United Airlines (NYSE:UAL) stock fell 5.7% on Oct. 2 because of the World Trade Organization’s (WTO) approval of $7.5 billion of U.S. tariffs on aircraft parts made in the EU.
The decision by the WTO was its largest in dollar terms since it was founded in 1995. Airline stocks sold off on the ruling. All the major airline stocks, including United Airlines, fell by several percent.
As a result of this recent swoon by airline stocks, in 2019, UAL stock, including dividends, is down 0.6%. Airline stocks overall are up 2.5%, but that’s a meaningfully weaker performance than the overall market.
Investors Have Grown Restless
At the end of August, InvestorPlace contributor Louis Navellier discussed some of the reasons why the airlines were hurting. Between the grounding of Boeing’s (NYSE:BA) 737 Max and the protests in Hong Kong, which resulted in hundreds of flights into and out of the city being canceled, the airlines have been facing a tremendous amount of uncertainty.
The WTO’s decision to approve President Trump’s tariffs certainly didn’t help.
But United announced solid earnings in mid-July. Its earnings per share came in at $4.21, 14 cents higher than the Zacks consensus estimate and 30.3% above its earnings a year earlier. On the top line, its revenues jumped 5.8% YoY to $11.4 billion.
UAL’s Q3 earnings are due to come out on Oct. 16 before the markets open. Despite the headwinds facing the industry, I’m sure the results will be just fine.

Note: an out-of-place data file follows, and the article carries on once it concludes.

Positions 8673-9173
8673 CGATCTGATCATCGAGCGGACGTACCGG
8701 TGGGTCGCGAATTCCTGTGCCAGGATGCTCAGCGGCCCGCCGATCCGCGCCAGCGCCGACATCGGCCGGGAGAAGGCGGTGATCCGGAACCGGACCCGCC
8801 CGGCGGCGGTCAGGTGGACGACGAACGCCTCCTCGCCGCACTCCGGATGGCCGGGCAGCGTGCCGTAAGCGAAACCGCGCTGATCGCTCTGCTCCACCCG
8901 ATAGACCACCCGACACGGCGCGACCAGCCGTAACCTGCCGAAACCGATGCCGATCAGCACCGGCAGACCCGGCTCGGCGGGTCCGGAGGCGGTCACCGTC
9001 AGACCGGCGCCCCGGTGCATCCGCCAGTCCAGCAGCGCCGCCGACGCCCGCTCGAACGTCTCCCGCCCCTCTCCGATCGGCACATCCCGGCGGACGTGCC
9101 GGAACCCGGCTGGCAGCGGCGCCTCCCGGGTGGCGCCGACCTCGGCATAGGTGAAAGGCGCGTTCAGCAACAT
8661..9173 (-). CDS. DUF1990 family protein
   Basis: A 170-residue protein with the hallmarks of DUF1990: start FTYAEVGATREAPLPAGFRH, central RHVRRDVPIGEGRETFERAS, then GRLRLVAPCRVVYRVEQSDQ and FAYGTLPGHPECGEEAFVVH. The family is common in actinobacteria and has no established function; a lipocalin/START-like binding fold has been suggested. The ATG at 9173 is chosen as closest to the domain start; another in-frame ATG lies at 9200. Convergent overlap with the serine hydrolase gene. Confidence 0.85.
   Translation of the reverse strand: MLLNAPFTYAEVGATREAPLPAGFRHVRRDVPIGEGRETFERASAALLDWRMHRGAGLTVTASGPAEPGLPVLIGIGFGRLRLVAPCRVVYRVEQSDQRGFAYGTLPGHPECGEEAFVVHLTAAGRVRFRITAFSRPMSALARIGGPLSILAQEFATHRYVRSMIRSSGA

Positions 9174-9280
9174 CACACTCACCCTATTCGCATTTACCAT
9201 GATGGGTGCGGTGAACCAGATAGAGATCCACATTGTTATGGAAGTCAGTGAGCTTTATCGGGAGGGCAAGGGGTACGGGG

The question is whether anything can get United Airlines stock out of its rut.
Sometimes, when gamblers don’t know which horse is going to win the race, they bet on the field.
Investors might want to follow that strategy when it comes to airline stocks.
Which Airline ETF Is Worth Buying?
Investors who like UAL stock but aren’t sure if it’s going to start moving meaningfully higher anytime soon will want to own an ETF whose holdings include a significant amount of UAL.
The best pure-play option which provides meaningful exposure to UAL stock and is focused primarily on airlines is U.S. Global Jets ETF (NYSEARCA:JETS). Airlines account for 88.2% of the ETFs $47.8 million of net assets. UAL stock, which accounts for 12% of JETS’ holdings, is the ETF’s second-largest asset, slightly behind Southwest Airlines (NYSE:LUV).
Of course, fees should also be a concern when investing in an ETF or a mutual fund. JETS has a management expense ratio of 0.60%, which is somewhat high.
As for JETS’ recent performance, not surprisingly, it has not been good. The ETF had climbed just 0.75% in 2019 as of Oct. 3.
Another ETF That Owns Airline Stocks
FTXR isn’t a pure-play on airlines, as airline stocks account for 27% of the ETFs $2.2 million of net assets. Airlines, however, have the highest weighting of any industry, including railroads, in the ETF.
But FTXR has two major disadvantages. Specifically, its management expense ratio is 0.6%, and its net asset total is so low that it may be closed down at some point.
The Bottom Line on UAL Stock
Buying ETFs that focus on airline stocks makes sense because a rising tide lifts all boats. There’s no guarantee that United Airlines stock will move higher if the sector’s outlook improves, but those who own JETS or FTXR are more likely to benefit from such a development.
One last recommendation is the iShares Transportation Average ETF (NYSEARCA:IYT), The weighting of UAL in the ETF is only 5.1%. But since its management fee is only 0.42% and airlines account for 18% of its $500 million of net assets, IYT is not a bad third option.
At the time of this writing Will Ashworth did not hold a position in any of the aforementioned securities.